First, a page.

Tesla’s Fremont factory has reportedly reduced its operations to just one-fourth of the facility’s capacity, but this does not mean that the electric car maker will soon be teetering on the edge of ruin. This is according to a recent post from Loup Ventures Managing Partner Gene Munster, who noted that Tesla would be fine even if its main electric car factory gets shut down due to the outbreak of the Coronavirus.
Munster noted that the Fremont factory’s shutdown of its manufacturing operations will likely have very little impact on Tesla’s long-term outlook. This is due to a variety of factors, one of which is Tesla’s strong financial standing. After ending 2019 with over $6 billion in cash, for example, the company raised an additional $2.3 billion in February while it was at a position of strength.
This additional capital, which pushed Tesla’s cash to about $8.6 billion, will go a long way to ensuring that the company is in no danger even if its main factory gets temporarily shut down. While Munster noted that the magnitude of Tesla’s cash burn without Fremont’s vehicle production is challenging to predict, the company’s expenses will likely be moderate compared to previous quarters when the facilities were operating at full capacity.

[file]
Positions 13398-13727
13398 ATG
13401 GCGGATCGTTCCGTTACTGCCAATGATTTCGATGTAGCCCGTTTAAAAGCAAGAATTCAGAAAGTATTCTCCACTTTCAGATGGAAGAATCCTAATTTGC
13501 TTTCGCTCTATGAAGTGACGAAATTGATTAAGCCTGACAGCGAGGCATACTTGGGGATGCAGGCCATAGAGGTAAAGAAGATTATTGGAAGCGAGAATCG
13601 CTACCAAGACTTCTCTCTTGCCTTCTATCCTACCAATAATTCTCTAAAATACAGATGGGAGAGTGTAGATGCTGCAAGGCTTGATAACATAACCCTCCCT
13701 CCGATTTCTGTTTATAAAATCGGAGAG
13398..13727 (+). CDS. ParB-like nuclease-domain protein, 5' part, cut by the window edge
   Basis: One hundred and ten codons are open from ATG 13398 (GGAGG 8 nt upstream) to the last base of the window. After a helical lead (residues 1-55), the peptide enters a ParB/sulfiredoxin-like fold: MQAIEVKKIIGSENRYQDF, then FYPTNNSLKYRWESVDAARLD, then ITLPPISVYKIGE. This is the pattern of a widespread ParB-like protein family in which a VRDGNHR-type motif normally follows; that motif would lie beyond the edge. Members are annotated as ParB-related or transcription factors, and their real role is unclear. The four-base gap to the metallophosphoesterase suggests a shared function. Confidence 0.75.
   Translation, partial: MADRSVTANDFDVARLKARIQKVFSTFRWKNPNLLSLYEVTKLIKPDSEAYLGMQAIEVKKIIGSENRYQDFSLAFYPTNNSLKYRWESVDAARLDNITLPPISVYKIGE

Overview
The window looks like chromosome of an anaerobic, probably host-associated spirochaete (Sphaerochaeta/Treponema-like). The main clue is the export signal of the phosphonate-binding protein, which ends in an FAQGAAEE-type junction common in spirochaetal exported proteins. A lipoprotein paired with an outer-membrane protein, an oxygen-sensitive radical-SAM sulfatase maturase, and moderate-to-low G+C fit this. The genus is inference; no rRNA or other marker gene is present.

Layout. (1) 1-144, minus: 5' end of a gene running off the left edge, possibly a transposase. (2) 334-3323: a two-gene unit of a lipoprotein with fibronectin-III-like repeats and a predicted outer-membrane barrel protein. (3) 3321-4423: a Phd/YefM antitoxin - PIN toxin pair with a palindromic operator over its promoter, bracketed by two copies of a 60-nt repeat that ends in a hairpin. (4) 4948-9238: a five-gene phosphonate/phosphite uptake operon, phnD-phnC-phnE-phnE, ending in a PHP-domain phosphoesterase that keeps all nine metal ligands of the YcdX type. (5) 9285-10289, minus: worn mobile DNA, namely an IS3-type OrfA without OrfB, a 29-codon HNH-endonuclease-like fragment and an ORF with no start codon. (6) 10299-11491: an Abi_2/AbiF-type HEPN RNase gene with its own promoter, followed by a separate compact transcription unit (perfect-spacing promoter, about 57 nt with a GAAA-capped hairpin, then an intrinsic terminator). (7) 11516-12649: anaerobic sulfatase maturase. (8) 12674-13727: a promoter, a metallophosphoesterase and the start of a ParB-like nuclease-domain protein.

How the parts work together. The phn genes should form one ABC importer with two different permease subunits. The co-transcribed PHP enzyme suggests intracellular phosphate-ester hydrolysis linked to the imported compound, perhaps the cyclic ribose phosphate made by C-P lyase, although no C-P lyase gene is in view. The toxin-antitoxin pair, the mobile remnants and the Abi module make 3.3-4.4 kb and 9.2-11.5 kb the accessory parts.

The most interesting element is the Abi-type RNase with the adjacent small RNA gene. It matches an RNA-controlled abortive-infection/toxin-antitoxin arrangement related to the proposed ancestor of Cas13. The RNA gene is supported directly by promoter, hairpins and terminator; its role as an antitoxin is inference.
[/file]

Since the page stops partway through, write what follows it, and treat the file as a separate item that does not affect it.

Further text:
But even beyond Tesla’s strong balance sheet, Fremont’s shutdown also does not change the ongoing transition of the auto industry towards electric vehicles at all. This means that once the outbreak is over, Tesla would likely hit the ground running. Overall demand for cars might see a global decline following the C-19 outbreak, but consumers’ preference for electric vehicles like the Model 3 and Model Y might very well remain as strong as before the pandemic, if not stronger.
That being said, Tesla may end up missing its own guidance for vehicle deliveries this year if Fremont’s shutdown gets extended. Elon Musk and team have set lofty goals for 2020, with the company aiming to comfortably deliver 500,000 cars over the year. Tesla is also seeking to ramp the production capabilities of Gigafactory Shanghai to about 150,000 vehicles in 2020. Considering the current circumstances, there is a chance that Tesla’s production and delivery numbers may fall below target this year, but the company’s goals in China may still be feasible.
Giga Shanghai, after all, is now back in full form following a government-mandated shutdown due to the onset of the Coronavirus in the country. Following the shutdown, Tesla China gradually resumed operations, and today, it appears that even construction in the Phase 2 area is well underway. Model Y production is also expected to begin in China soon, which could help boost the company’s numbers this year despite the C-19 virus’ effects in Tesla’s US facilities.
Disclosure: I have no ownership in shares of TSLA and have no plans to initiate any positions within 72 hours.